Much of the United States' electricity needs are met by investor-owned utility companies. Often part of multi-state holding companies, in 35 states these utilities have no competition by law. In this monopolistic situation, ordinary energy customers have little agency or control over their energy sources and costs. Archaic market rules push utility companies to build and own more infrastructure to benefit distant shareholders. Public utility regulators frequently lack sufficient funds to do independent oversight, relying on the utilities themselves for data and analysis.
Communities across the country have exercised the only power they have to fight back: take over their utility. Typically, communities have one or two methods to wield this power: community choice aggregation or forming a municipal utility.
Using Community Choice
If you are in one of the 8 states which allow for this action, communities can take control with community choice aggregation (CCA). Sometimes called community choice energy, this policy allows cities, counties, or groups of both to create community-based pools of electricity customers. The community itself becomes the energy retailer, rather than the utility. The electric utility still has many roles: maintaining the grid, doing customer service, billing, and serving customers who have opted out. The locally-run community choice entity, however, purchases the energy and pays the bills. This inclusion of the utility company is what makes community choice different than a municipal utility, where the local community provides all three grid functions shown below.
In all successful programs, every local resident is automatically enrolled with the new, local provider (with the ability to opt-out if they wish). This automatic inclusion makes the group of customers large enough to have market power. Communities have a wide range of desired outcomes for their community choice programs, ranging from lower costs to more renewable energy to local jobs. The primary, shared aim is the power to choose and to use the market power of aggregating hundreds or thousands of customers to get a better deal in the marketplace.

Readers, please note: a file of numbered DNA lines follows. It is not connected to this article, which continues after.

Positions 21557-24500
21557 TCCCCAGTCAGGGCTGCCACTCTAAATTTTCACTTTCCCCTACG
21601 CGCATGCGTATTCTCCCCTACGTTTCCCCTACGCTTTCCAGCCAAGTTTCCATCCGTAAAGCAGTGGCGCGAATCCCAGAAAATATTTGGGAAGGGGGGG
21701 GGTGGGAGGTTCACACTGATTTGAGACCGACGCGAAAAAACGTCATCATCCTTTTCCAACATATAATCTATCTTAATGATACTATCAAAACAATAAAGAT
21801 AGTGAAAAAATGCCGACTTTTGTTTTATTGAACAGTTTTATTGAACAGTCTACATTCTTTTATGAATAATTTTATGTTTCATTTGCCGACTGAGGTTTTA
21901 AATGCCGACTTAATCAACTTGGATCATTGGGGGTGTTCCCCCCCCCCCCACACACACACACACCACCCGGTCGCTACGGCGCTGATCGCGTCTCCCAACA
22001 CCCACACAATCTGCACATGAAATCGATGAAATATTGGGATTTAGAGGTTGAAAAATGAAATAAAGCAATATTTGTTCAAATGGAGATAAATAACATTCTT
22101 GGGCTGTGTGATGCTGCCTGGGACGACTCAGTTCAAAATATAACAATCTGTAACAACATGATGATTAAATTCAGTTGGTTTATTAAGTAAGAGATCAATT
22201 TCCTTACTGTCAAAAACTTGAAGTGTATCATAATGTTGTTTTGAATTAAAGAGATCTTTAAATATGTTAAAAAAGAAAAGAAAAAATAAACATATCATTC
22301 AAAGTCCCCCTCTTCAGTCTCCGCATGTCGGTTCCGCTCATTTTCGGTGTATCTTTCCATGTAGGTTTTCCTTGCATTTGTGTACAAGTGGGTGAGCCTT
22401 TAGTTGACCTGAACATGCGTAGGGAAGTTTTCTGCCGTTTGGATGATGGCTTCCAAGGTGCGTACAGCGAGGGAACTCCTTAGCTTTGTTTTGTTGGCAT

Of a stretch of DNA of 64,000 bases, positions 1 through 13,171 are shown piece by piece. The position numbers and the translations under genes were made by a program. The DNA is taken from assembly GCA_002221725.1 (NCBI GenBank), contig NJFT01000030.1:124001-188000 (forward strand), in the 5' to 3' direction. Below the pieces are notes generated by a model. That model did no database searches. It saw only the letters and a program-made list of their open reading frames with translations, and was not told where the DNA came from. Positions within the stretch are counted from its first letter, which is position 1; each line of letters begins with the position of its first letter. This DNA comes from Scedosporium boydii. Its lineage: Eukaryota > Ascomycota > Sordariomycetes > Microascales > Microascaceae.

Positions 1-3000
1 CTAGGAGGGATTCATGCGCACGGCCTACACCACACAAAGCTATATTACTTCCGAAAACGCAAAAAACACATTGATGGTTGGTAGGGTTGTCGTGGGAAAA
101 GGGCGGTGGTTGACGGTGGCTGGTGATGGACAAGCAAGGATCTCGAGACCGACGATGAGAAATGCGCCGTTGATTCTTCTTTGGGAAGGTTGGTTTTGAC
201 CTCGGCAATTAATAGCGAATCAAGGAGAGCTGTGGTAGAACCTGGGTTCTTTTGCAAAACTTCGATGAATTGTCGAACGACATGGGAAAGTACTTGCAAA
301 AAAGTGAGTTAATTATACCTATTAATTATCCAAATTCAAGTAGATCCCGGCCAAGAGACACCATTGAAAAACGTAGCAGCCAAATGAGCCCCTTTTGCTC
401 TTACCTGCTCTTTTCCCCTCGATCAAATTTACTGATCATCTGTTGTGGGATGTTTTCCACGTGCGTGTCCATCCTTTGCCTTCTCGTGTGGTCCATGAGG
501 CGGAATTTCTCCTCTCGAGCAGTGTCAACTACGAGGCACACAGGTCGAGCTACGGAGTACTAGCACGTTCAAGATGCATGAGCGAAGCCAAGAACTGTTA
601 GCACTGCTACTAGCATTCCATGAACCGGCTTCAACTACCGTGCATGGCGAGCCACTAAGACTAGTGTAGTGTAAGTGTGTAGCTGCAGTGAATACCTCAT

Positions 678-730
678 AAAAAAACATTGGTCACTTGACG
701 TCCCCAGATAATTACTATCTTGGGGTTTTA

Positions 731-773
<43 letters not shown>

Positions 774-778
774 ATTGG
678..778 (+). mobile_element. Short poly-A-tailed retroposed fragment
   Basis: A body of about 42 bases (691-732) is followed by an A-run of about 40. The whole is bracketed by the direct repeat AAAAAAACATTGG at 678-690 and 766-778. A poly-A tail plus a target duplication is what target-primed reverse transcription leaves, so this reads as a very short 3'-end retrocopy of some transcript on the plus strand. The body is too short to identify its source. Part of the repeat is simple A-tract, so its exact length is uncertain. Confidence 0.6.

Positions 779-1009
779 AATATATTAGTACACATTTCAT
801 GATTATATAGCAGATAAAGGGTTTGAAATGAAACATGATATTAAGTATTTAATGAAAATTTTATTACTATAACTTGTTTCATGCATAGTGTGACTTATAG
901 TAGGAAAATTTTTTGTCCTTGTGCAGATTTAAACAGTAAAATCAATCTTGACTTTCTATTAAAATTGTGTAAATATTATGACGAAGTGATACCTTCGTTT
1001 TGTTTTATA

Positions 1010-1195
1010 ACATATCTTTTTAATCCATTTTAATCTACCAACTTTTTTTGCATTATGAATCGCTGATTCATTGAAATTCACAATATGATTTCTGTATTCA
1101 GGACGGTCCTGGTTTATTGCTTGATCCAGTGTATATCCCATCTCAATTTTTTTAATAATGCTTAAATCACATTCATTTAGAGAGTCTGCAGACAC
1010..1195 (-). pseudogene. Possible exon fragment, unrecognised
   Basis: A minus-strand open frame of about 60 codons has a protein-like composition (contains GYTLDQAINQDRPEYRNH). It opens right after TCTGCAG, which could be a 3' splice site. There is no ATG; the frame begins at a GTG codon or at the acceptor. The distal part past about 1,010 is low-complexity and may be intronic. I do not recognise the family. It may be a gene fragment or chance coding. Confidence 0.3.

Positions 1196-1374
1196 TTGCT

To learn more, explore ILSR’s many resources on community choice aggregation:
Community Choice Aggregation Reports
Report: Community Choice Aggregation, An Update
March 15th, 2011
How are communities using this unique strategy for taking charge of their energy future? This report explains community choice aggregation and how it gives communities more power to lower costs and choose the sources of their electricity supply.READ THE REPORT
Voices of 100%: Can Philadelphia and its Suburbs Revolutionize Their Local Energy System? — Episode 80 of Local Energy Rules Podcast
July 3rd, 2019
More than 100 U.S. cities have now set ambitious commitments to transition to renewable energy, but how are they making these goals a reality? In this episode of our Voices of 100% series from Local Energy Rules, we dig into what has given 16 suburbs of Philadelphia an edge over the central city in making commitments to 100% renewable energy, and what strategies both suburbs and the city can take to make progress.EXPLORE...
Voices of 100%: San Diego’s Pathway Forward — Episode 61 of Local Energy Rules Podcast
September 19th, 2018